UK: Markit/CIPS PMI survey reveals increased rate of growth in services sector

Increased consumer confidence helped boost spending in the services sector last month.

Increased consumer confidence helped boost spending in the services sector last month. - Credit: PA

Britain’s services sector saw its strongest growth for more than six years during August, according to a survey published today.

The closely watched Markit/CIPS Purchasing Managers’ Index (PMI) for the sector, where any reading above 50.0 represents growth, advanced to 60.5 last month from 60.2 in July.

This confounded a consensus expectation among economists of a slight slowdown in growth and represents the highest reading for the sector since December 2006.

Today’s PMI figure for services represents an eighth consecutive month of growth for the sector and follows upbeat PMI reports for August from manufacturing and construction.

On Monday, the index for manufacturing rose to 57.2, representing highest reading for the sector since February 2011 and the fastest rate of growth since August 1994.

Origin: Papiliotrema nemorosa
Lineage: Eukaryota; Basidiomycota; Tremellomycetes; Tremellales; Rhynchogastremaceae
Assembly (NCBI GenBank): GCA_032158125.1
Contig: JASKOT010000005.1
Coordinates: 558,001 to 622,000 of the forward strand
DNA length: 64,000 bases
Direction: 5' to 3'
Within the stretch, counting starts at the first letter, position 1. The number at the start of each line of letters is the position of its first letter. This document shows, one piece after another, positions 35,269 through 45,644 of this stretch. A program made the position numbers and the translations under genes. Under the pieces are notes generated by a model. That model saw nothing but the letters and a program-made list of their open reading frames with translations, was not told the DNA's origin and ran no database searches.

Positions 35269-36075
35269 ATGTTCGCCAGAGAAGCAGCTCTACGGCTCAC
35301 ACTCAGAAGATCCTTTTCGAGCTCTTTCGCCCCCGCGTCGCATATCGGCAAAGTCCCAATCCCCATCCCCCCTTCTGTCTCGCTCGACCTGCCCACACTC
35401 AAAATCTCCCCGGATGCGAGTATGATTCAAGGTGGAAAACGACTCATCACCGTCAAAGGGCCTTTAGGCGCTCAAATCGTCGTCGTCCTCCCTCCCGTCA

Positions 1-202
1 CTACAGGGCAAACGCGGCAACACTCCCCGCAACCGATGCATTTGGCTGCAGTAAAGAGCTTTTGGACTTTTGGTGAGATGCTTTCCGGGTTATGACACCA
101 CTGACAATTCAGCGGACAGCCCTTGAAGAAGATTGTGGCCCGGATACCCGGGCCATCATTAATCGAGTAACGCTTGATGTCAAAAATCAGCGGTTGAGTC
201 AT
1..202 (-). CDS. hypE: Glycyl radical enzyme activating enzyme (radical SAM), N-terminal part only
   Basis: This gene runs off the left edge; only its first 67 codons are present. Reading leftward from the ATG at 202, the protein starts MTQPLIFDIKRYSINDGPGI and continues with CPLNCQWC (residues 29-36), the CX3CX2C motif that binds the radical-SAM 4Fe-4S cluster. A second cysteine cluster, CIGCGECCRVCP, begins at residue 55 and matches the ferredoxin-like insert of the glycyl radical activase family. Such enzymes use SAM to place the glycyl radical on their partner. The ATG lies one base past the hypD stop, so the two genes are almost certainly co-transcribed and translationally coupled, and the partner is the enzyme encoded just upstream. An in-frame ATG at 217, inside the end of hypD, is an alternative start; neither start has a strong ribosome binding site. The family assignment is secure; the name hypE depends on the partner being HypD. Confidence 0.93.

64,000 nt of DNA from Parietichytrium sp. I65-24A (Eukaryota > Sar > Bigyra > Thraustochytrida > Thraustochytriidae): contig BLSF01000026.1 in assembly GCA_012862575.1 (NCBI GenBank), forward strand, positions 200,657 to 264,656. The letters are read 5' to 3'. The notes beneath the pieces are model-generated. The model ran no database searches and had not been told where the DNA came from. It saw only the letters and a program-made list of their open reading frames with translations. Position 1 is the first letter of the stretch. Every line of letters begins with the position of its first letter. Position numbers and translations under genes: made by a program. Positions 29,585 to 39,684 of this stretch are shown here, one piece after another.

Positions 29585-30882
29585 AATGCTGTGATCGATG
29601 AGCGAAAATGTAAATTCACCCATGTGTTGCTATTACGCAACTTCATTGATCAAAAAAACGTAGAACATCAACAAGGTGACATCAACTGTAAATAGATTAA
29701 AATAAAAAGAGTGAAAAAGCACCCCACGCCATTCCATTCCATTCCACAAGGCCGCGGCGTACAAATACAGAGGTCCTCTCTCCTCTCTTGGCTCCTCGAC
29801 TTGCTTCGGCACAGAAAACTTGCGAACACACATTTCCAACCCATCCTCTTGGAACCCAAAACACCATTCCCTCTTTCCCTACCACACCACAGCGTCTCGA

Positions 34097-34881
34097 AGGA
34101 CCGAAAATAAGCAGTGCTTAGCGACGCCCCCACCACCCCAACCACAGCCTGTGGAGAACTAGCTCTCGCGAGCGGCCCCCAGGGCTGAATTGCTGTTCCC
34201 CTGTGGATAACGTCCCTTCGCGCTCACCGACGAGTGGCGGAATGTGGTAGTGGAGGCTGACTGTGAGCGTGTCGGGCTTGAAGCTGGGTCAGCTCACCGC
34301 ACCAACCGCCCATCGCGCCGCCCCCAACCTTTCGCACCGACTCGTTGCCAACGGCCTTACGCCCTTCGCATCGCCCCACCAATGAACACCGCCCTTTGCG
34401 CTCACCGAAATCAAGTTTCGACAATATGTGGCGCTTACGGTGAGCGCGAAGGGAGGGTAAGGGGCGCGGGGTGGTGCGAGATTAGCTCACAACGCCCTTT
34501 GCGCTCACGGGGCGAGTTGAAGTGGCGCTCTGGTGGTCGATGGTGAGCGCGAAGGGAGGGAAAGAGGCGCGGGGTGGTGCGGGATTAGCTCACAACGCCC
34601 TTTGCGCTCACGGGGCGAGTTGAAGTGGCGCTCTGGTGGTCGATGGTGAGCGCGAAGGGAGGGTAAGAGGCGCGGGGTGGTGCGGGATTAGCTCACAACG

And yesterday, the PMI index for construction showed a fourth consecutive month of expansion, with the increase to 59.1 in August representing the fastest rate of progress in the sector since September 2007.

Martin Beck, UK Economist at Capital Economics, said: “Following surprisingly strong gains in August’s manufacturing and construction surveys, today’s services result at face value points to quarterly GDP growth in Q3 not far off a rip-roaring 2%.

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“However, this does not necessarily indicate that interest rates will have to rise earlier than the MPC expects. In common with the manufacturing and construction surveys released earlier this week, the expansion in services output suggested by the CIPS survey was accompanied by a softening in the survey’s employment balance, which dropped from 53.6 to 50.6.

“This supports our, and the MPC’s, view that rising productivity will accommodate much of the recovery in demand, with the unemployment rate taking a stubbornly long time to fall to the Bank of England’s 7% threshold.”